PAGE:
Australia Pressing for More Facial Recognition in Terror Fight

Australia Pressing for More Facial Recognition in Terror Fight


The addition of millions of images would better enable the Australian government to, for instance, use cameras to scan public crowds in search of crime suspects. It is also hoped that feeding the system with more faces could help combat Australia’s growing problem of identity theft, which costs about 2.2 billion Australian dollars annually, or $1.7 billion, according to a 2016 government report.

Several state leaders have already announced plans to comply with Mr. Turnbull’s proposal, which in the future may expand to include photos from social media sites like Facebook.

Privacy advocates wasted no time pointing to examples of shaky data security at huge organizations, whether governmental or private — citing the Edward Snowden leaks at the National Security Agency in the United States, the colossal Equifax breach and the recent revelation that three billion Yahoo accounts were compromised in 2013.

“When it’s a password database that’s breached, you can just change your password. When it’s facial recognition, you can’t change your face,” said Jeremy Malcolm, an analyst at the Electronic Frontier Foundation. “This is one of the most personal identifiers that you have.”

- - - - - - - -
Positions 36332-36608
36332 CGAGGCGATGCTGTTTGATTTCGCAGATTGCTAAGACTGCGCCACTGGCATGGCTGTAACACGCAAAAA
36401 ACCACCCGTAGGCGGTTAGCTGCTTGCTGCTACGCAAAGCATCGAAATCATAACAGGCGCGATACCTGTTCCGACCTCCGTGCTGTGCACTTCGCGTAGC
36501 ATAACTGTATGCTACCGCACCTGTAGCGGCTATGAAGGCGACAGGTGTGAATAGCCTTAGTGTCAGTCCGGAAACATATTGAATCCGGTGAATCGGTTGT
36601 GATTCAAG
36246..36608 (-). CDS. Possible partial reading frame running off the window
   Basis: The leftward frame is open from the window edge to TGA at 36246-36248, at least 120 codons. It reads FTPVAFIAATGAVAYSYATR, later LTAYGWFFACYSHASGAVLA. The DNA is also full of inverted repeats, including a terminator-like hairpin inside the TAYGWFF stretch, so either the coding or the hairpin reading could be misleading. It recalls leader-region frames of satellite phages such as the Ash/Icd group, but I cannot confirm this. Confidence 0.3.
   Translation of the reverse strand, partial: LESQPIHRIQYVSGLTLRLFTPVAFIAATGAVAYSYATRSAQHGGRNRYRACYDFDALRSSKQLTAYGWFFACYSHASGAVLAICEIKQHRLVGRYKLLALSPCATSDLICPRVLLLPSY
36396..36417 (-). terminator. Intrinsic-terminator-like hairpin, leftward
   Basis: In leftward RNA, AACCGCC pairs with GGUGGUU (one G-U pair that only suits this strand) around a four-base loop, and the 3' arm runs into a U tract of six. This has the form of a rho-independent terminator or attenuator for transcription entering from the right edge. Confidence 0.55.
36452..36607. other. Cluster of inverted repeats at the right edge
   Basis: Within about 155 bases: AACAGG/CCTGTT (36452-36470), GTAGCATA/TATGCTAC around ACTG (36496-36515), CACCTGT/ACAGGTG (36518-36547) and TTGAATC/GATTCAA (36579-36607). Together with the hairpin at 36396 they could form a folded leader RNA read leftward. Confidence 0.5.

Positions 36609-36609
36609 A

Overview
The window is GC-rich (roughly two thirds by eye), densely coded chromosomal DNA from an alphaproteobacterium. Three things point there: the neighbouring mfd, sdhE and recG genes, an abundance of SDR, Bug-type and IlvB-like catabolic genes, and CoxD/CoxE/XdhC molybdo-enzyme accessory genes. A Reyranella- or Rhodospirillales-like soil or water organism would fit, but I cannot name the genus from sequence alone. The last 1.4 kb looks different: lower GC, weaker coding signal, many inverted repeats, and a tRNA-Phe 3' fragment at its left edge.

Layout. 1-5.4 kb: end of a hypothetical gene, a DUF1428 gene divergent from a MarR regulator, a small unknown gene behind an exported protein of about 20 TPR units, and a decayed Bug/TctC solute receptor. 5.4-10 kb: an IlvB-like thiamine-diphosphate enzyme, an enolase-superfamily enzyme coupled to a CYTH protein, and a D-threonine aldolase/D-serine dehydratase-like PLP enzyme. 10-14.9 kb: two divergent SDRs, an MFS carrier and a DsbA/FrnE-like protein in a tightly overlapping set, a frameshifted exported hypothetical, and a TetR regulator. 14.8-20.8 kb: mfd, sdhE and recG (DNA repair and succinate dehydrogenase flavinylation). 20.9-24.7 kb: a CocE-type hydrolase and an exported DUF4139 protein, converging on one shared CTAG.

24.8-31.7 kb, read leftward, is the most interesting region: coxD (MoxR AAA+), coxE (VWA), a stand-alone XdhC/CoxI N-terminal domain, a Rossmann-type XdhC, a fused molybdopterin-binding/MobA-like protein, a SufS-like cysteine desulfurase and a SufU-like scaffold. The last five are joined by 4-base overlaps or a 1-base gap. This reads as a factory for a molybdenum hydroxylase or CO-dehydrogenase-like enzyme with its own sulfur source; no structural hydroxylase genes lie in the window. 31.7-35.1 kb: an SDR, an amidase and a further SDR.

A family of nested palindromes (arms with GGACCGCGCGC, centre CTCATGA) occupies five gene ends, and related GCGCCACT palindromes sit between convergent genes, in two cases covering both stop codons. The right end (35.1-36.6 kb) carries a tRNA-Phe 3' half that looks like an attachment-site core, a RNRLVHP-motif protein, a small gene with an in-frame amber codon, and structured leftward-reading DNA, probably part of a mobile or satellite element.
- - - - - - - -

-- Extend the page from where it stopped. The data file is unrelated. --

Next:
Other privacy experts echoed the sentiment, emphasizing the long-term consequences of photos falling into the wrong hands.

“The use of biometrics projects risk on every person involved, for the rest of their lives,” said David Vaile, the chairman of the Australian Privacy Foundation. “If they’re compromised or hacked, you’re stuck with it. It’s potentially a lifelong liability for it being misused.”

In the United States, where a similar facial recognition program has been implemented and assisted by more than a dozen states, issues with regulation, accuracy and transparency have been prevalent, according to a 2016 Georgetown University Law School report.

Though facial recognition has become more ubiquitous (as in Apple’s forthcoming iPhone X), it has also struggled with accurately identifying members of racial minorities.

“As a proportionality exercise, it’s unclear to me what the actual benefits are,” Mr. Vaile said. “We already have a high-integrity identification system for various purposes. We have extremely low rates of terrorism. There’s occasional activities that, by and large, existing mechanisms tend to catch.”

Mr. Vaile said that emphasizing traditional community policing was a more urgent matter than implementing sweeping surveillance. He noted that Australia’s rate of domestic violence, for example, is far higher than that of terrorism.

“There’s a moral panic,” he said. “In Australia, deaths from terrorism are below one person annually — many magnitudes less than the domestic violence death rate. But terrorism is very potent politically for politicians who wish to use fear.”

Before the facial recognition program was rolled out in 2016, the Australian attorney general’s department commissioned a privacy impact assessment, which concluded that the system would be “privacy positive.” But it also said that issues related to the handling of personal information could be expected to mount.

Mr. Vaile, making a Hollywood reference, said that the permanence of any breach of a facial recognition database should not be underestimated. “Did you see the movie ‘Minority Report’?” he said. “He had to take his eyeballs out once he’d been compromised.”



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